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Alice in Raptureland

Short story By: lobsterpotmayhem
Fantasy



One minute she's queuing for sushi, the next she's kneeling naked in Heaven...


Submitted:May 22, 2011    Reads: 873    Comments: 2    Likes: 1   


ALICE IN RAPTURELAND

It was warm.

She was stark naked and kneeling on the ground.

But it was warm.

Moments earlier, she'd been holding a coffee, checking her iPhone for email, standing in a queue for sushi.

'Where...'

'Excellent question,' a voice congratulated her.

'I agree,' joined another. 'That's always a good place to start, "where?".'

'Well, it's all about place isn't it, "where?".'

'True, true. Well spotted.'

The ground she was kneeling on was a dark, cracked sandstone. She was in the open; a vast, almost limitless open that stretched away into the distance. She had the feeling that if she could see forever, she'd not see an end to the space she was kneeling in the middle of. The sky above was not limitless, though, but brewing a storm of some considerable size, wheeling and turning like it would screw the whole world into a wad and throw it away.

And two seagulls were talking to her.

'What...'

'Ooh! Lost interest in "where?" already? We haven't even answered "where?" yet...' said the seagull at her knee.

'Could you get "where?", when she gets back to it, old chap?'

'So long as you handle "what?", old bean...'

How could the seagulls be talking? And why did they have British accents?

She tried to stand, but her legs weren't cooperating. She pitched forward and caught herself on her palms.

'See, that's why you're kneeling, love.'

'Can't go jumping about just at the mo. I mean, you have just died, dearie...'

She was looking carefully at the seagull, and she couldn't see it moving its beak, so how was it talking to her? And what had it just said?

'Died...?'

'Yes, dearie. You've died. Sorry to be the bearer of sad tidings, but...'

'I've not... died... Where am I? What's going on?'

'Ah! That's two questions at once! Hold your horses! I believe you were going to get "where?", old bean.'

The seagull at her knee ruffled its wings and tilted its head so that its beady black eye pointed right into hers. 'I take it you don't believe in God, then?'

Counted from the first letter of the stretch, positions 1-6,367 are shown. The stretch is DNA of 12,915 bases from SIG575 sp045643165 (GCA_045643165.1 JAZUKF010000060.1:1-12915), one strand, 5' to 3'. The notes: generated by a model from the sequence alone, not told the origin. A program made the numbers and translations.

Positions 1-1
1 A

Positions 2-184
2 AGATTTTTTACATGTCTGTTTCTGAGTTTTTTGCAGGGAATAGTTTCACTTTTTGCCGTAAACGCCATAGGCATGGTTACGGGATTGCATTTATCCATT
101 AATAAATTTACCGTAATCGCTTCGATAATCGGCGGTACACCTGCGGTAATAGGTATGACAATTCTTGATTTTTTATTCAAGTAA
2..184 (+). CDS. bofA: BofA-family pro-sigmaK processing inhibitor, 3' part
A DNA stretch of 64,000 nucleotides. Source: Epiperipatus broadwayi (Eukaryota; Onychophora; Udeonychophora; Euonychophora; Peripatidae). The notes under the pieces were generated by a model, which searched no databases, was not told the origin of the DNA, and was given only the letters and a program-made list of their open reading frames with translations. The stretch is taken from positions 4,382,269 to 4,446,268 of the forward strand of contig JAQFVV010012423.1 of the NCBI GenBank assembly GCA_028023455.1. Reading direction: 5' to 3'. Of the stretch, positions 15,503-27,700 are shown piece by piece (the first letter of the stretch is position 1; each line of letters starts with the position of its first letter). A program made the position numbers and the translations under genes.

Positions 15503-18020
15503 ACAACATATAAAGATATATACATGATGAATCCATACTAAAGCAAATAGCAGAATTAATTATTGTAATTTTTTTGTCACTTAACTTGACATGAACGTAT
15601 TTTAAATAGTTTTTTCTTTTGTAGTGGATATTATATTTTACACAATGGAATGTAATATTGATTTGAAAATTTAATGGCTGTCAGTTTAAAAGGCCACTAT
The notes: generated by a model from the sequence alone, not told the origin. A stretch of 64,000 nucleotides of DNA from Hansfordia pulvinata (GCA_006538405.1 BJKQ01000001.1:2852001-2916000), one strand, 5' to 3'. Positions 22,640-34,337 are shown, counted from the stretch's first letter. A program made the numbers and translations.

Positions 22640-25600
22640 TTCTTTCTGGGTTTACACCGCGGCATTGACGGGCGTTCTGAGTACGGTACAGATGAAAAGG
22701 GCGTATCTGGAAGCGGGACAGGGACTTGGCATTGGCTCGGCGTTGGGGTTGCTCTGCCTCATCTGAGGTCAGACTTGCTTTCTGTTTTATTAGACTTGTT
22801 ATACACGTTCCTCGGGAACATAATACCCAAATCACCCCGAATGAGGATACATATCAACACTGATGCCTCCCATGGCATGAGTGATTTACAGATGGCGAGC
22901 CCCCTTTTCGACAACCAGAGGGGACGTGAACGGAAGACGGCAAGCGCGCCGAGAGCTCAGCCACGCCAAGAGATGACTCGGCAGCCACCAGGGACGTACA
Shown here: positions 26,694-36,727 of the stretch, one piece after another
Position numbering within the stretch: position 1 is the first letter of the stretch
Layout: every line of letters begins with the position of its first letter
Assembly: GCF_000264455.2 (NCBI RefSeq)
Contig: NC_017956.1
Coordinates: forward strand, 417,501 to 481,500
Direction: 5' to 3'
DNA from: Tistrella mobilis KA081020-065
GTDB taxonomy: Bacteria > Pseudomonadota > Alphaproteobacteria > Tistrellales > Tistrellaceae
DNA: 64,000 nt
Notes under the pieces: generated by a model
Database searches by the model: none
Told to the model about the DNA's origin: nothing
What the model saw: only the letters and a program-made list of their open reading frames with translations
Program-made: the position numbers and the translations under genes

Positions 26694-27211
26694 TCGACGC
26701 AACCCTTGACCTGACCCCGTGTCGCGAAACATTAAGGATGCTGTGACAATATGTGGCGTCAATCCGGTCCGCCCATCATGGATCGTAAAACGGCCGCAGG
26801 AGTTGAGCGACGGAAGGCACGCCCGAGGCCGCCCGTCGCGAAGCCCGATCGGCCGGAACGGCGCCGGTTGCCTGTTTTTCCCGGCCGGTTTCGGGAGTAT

She sat back as best she could. 'God?'

'You know, love. God. Jehovah. Big old chap in the sky and whatnot.'

'I was... just getting some sushi...'

'Yes, sweetums. And then you died. And you don't believe in God. Know how I know?'

She looked away toward the horizon. There was a river a long way away, snaking itself across the floor of the forever-wide place she was kneeling in. And a seagull was asking her metaphysical questions.

'I'll tell you,' the seagull said, clearly having gotten impatient. 'You're seeing us as birds, aren't you?'

'Why am I naked...'

'Goodness me, love! So many questions! I take it you're one of these people who "have spirituality", am I correct?'

She wondered if she should be covering her breasts. The seagulls seemed to be male...

'You're not being very cooperative, love. I'll spell it out for you, all right? You've just died, so - assuming for a moment a space in your "spirituality" for God - where are you?'

She looked back up at the boiling sky. There was a tornado of birds forming under the darkest part of the wheeling storm, riding its thermals and updraughts. They didn't look like seagulls, but they were so far away...

'Heaven? This is... Heaven?'

Both seagulls flapped their wings and raised off the ground a few inches before settling back down.

'There!' the seagull who had been handling "where?" cried, exultant. 'You worked it out for yourself. Clever girl!'

The seagulls fussily tucked their wings up after their celebratory flight-hop, and looked at her expectantly.

Her head hurt. 'What's going on here?'

The other seagull tilted its head, and she looked at it, staring into its glossy, lizard eye.

'You've died, heart, and we're here to help you... adjust.'

'So... you're... angels?'

Both seagulls shook their heads, like they each had something in their beak that they wanted to fling away.

'If you believed in God, snookie, we'd be angels. As it is, with your "spirituality" and whatnot, we're seagulls.'

This didn't seem fair somehow. Not the being dead part, but the seagull part.

'But... you're just birds...'

'Well, heart, you're just some sort of gorilla thing, but let's keep it nice, all right? No need to be rude.'

She felt as if her legs might hold her, and she slowly stood up and looked around.